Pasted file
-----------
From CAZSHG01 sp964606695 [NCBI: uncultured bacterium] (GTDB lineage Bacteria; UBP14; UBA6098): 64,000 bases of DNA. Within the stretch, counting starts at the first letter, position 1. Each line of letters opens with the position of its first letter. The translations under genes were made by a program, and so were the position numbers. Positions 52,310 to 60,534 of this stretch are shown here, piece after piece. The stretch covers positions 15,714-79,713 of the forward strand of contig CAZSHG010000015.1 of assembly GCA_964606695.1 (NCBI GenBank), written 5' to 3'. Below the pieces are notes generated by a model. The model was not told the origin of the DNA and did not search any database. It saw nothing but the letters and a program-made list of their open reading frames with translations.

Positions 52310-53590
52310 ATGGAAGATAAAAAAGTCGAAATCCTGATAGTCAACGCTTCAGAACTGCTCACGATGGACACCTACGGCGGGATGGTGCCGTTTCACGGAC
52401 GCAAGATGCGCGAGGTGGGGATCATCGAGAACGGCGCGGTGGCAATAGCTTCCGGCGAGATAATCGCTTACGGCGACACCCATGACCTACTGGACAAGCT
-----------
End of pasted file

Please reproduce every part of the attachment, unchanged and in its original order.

From CAZSHG01 sp964606695 [NCBI: uncultured bacterium] (GTDB lineage Bacteria; UBP14; UBA6098): 64,000 bases of DNA. Within the stretch, counting starts at the first letter, position 1. Each line of letters opens with the position of its first letter. The translations under genes were made by a program, and so were the position numbers. Positions 52,310 to 60,534 of this stretch are shown here, piece after piece. The stretch covers positions 15,714-79,713 of the forward strand of contig CAZSHG010000015.1 of assembly GCA_964606695.1 (NCBI GenBank), written 5' to 3'. Below the pieces are notes generated by a model. The model was not told the origin of the DNA and did not search any database. It saw nothing but the letters and a program-made list of their open reading frames with translations.

Positions 52310-53590
52310 ATGGAAGATAAAAAAGTCGAAATCCTGATAGTCAACGCTTCAGAACTGCTCACGATGGACACCTACGGCGGGATGGTGCCGTTTCACGGAC
52401 GCAAGATGCGCGAGGTGGGGATCATCGAGAACGGCGCGGTGGCAATAGCTTCCGGCGAGATAATCGCTTACGGCGACACCCATGACCTACTGGACAAGCT